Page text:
Apprentice: A relatively inexperienced jockey who is allowed weight deductions based on experience. Riders must be 16 years old to obtain a jockey license.
Claiming: Races where a horse may be purchased, or "claimed," by putting up a specified amount of money before the race.
Furlong: Standard measure of distance in racing. One furlong equals one-eighth of a mile.
Handicap: A race in which horses are assigned different amounts of weight to carry in order to even the odds. Ideally all horses reach the finish line together.
Maiden: A horse that has never won a race.
National Fence: A synthetic fence designed to minimize injuries to horses and riders. The fences at Charlotte are Nationals.
Novice: An inexperienced steeplechase horse. Many steeplechasers are retired from the flat racing track.
Paddock: Area where horses are saddled before a race.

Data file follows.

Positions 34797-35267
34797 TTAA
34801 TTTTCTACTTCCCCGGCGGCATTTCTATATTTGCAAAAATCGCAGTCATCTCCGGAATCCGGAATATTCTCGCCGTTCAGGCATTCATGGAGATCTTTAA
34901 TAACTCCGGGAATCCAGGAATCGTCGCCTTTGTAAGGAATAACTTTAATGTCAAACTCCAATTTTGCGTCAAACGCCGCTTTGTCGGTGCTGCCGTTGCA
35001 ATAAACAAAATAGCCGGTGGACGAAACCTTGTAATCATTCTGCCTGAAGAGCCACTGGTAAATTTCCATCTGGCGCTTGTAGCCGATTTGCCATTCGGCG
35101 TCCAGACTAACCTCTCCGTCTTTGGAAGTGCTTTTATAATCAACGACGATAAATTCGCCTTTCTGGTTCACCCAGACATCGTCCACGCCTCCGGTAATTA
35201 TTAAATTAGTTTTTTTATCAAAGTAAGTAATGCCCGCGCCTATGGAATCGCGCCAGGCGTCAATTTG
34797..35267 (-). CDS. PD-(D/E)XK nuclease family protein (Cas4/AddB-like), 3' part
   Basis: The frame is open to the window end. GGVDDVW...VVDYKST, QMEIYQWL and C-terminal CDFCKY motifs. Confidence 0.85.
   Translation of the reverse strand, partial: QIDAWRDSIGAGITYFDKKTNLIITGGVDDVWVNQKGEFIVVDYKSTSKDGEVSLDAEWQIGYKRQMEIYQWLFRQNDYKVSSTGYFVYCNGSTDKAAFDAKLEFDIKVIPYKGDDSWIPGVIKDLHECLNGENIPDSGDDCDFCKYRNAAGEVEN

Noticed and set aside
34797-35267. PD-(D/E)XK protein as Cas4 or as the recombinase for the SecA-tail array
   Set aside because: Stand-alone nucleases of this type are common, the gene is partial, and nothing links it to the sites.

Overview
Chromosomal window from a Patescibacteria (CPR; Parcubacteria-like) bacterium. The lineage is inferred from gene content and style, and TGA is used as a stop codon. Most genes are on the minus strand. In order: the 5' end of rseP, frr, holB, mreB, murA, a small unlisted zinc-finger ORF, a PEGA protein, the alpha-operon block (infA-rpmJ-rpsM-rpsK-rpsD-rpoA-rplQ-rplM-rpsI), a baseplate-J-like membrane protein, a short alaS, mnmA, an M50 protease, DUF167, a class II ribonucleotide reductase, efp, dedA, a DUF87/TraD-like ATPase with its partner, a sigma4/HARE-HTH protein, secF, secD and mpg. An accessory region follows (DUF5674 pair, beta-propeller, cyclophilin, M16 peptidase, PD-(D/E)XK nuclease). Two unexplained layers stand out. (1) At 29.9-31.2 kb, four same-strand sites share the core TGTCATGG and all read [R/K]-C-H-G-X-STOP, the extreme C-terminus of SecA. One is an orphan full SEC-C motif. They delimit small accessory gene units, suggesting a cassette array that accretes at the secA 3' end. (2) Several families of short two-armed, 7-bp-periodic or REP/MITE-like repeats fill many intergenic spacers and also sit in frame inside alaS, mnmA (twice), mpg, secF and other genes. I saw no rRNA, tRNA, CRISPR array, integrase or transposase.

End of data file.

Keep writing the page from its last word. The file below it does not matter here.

Purse: Total money distributed in a race. Winner usually collects 60%, with shares paid to fifth place.
Stakes: A race open to any horse. Usually attracts the most talented horses.
Stewards: Presiding officials at race meets who have final say in all matters pertaining to a race.
Wings: Panels on either side of a fence that guide the horse to the fence.
The Queen’s Cup is a two-handled sterling silver cup, 14" high, valued at $20,000, first used as a steeplechase prize in 1905 for the Harbor Hill Handicap on New York tracks. It’s on permanent display at Donald Haack Diamonds.
Winners of the annual Queen’s Cup race receive a bronze statue by Dedi McHam, titled "Going Over the Last," commissioned by Donald and Janet Haack.
Steeplechasing is traditionally as much a social gathering as a sporting event. Plan on arriving a couple of hours before the first call to the post (1pm) to allow plenty of time for lunching, socializing and strolling the grounds. Take a walk along Founder’s Row near the Finish Line to see the tailgate spreads of the rich and famous.
Visit the Queen's Cup website for tailgating options.